As of 12:01 this morning, residents in Washington, DC are officially legally allowed to own around two ounces of marijuana, or 60 decent-sized joints' worth — a small step toward the full-blown marijuana laws district officials are hoping to pass in coming months, but that members of Congress are determined to block.
Despite House Republicans' threats to imprison DC Mayor Muriel Bowser on Wednesday if she plowed ahead with plans to enact Initiative 71, the popular pot legalization measure kicked in Thursday, almost three months after 70 percent of district residents voted to pass it in November.
Bowser defied a stern letter from Utah Rep. Jason Chaffetz and colleagues warning that she could face the US Justice Department and jail time if she did not back down from the District's decision to allow adults 21 and over to possess up to two ounces of marijuana, smoke pot at home, grow up to three flowering plants, and give away or swap up to an ounce.
"We are acting lawfully," Bowser said in a televised press conference Wednesday. "I have a lot of things to do in the District of Columbia. Me being in jail wouldn't be a good thing."
The enactment of Initiative 71 comes at the end of weeks of political bickering between district lawmakers and the feds on Capitol Hill, who controls DC's budget.
Although DC's legalization measure has officially survived its 30-day congressional review, it has come out the other end of the political sausage maker missing several key elements, including crucial accompaniments like the funding to regulate the sale and taxation of pot.
Republicans in the House can be thanked for the gap between legalization and regulation, as they introduced a "rider" to an unrelated federal spending bill in December that essentially blocked the District's council from using federal funds to implement the initiative.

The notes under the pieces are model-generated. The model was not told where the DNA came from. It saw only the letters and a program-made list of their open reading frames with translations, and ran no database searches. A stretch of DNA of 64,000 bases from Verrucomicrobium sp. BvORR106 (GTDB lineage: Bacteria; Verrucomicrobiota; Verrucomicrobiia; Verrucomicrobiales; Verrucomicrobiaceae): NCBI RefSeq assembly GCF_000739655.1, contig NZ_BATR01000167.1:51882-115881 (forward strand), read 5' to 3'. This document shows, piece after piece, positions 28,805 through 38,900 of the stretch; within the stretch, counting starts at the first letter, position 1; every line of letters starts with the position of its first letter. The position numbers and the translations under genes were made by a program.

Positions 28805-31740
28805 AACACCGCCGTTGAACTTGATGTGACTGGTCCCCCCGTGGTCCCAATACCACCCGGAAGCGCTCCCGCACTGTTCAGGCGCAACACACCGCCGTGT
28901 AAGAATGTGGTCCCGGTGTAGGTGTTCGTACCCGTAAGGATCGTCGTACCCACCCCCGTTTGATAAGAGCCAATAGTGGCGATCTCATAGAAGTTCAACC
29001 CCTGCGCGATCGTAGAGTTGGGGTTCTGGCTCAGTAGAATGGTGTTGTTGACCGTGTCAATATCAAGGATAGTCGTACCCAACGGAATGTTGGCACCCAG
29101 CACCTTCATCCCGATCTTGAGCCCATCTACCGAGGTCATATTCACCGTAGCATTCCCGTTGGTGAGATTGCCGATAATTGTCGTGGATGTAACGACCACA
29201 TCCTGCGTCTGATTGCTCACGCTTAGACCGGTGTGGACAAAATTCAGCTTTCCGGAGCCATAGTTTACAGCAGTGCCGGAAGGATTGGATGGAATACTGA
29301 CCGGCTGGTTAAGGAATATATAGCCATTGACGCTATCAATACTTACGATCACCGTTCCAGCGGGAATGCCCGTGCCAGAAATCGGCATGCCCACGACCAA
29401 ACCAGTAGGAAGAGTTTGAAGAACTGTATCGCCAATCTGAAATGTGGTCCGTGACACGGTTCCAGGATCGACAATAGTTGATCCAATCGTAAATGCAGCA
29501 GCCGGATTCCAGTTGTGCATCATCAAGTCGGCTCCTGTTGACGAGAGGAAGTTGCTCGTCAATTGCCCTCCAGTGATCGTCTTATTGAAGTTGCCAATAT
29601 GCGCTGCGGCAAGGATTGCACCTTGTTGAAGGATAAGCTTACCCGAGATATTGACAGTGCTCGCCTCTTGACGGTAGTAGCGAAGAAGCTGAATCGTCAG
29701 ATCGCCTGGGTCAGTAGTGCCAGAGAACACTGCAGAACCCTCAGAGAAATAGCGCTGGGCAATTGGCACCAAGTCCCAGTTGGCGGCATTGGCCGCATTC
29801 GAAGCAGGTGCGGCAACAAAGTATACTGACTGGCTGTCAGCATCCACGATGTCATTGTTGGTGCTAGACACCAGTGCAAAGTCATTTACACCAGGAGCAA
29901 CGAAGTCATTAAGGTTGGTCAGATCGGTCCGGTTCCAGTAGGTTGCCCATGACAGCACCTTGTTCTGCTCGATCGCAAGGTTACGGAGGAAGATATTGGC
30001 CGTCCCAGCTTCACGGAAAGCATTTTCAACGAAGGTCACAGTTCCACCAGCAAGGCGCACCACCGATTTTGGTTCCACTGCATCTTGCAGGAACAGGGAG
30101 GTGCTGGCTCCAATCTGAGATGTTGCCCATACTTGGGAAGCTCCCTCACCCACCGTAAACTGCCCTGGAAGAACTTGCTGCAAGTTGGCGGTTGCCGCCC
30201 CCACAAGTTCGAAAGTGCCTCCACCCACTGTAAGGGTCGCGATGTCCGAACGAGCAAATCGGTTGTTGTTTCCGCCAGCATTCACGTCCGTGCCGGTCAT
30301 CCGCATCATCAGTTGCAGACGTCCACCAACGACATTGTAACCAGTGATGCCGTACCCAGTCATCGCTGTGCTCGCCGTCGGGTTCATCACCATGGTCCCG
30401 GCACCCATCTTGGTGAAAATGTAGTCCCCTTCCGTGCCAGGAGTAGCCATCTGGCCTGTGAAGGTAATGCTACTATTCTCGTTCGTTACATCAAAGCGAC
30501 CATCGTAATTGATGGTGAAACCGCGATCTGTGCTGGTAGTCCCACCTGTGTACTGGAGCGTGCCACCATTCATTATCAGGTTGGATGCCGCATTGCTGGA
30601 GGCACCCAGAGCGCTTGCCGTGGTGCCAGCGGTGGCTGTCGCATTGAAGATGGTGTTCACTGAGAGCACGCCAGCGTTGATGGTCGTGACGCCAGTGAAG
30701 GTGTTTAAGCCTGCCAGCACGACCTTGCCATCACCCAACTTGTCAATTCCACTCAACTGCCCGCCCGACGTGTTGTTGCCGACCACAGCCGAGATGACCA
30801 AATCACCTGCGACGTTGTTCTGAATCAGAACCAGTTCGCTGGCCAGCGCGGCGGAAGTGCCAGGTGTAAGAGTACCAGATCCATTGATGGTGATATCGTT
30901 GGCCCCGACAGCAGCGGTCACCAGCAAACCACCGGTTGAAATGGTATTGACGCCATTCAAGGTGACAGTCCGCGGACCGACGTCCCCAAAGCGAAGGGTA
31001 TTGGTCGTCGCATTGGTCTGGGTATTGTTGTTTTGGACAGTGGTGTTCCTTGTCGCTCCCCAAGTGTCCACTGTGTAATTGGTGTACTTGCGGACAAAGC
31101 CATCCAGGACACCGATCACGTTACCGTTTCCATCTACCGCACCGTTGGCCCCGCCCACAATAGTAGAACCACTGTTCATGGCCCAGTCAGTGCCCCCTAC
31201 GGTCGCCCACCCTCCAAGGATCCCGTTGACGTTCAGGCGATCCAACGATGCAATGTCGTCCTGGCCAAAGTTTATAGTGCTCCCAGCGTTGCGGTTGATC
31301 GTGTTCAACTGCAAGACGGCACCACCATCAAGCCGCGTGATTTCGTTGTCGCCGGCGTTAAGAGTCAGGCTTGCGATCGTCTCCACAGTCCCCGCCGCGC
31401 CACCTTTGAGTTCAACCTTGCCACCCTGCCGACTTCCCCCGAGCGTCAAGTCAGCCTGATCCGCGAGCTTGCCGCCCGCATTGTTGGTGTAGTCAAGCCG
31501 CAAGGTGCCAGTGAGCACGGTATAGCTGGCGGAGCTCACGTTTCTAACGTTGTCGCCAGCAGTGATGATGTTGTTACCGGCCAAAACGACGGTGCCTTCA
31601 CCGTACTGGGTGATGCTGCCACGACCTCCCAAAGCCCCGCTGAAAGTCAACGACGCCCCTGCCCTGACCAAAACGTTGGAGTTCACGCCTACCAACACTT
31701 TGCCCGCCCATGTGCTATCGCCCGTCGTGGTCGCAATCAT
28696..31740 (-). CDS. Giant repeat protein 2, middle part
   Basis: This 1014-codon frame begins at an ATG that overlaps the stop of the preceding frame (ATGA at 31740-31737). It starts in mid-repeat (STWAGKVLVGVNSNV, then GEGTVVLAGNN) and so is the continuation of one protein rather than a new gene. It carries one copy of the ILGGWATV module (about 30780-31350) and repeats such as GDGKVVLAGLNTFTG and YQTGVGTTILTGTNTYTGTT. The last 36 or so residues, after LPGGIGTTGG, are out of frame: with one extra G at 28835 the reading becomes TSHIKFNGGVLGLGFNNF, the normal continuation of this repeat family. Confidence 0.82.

Bowser and the city council have vowed to fight any legal challenges to legalization, but it seems that despite attempts to intimidate district officials, House Republicans have backed off their initial fierce pledges to block legal pot in the District at all costs. During the 30-day review period, no one made any serious efforts to block the initiative or throw in last minute challenges.
Even the initiative's most vocal objector reportedly said Wednesday that Republicans won't be pursuing legal action against the city, and that prosecution of DC lawmakers should rest instead with President Barack Obama's justice department — which is unlikely given Obama's repeated references to state's tackling the matter.
"I think the attorney general should prosecute people in the District who participate in this under the Anti-Deficiency Act," Republican Maryland Rep. Andy Harris, who introduced the budget rider to Congress, told the Washington Post.
The federal Anti-Deficiency Act is legislation aimed at preventing government employees from spending public funds outside of their appropriated budgets.
Several Congressional Democrats stood behind DC's decision not to back down Thursday, saying that Bower and council members have a clear mandate to effect legalization.
"It is very troubling that Republicans would threaten elected District officials for implementing the measure resoundingly passed by the District of Columbia's voters," House Democrat and Minority Leader Nancy Pelosi said in a statement.
Nationwide, marijuana remains banned under federal law and is still considered a Schedule I controlled substance — along with LSD, heroin, and other drugs that have no perceived medical value in the eyes of the government.
A Department of Justice memorandum issued last year, however, essentially said the feds would take a hands-off approach to enforcement in states that voted to legalize pot — so long as they follow a few federal guidelines.
DC council member David Grosso quietly introduced legislation in January to tax and regulate pot like alcohol and create a framework for licensed cultivators, product manufacturers, retail stores, and testing labs in the District. That bill is currently on hold as the council continues to seek a way around Congress' rider.
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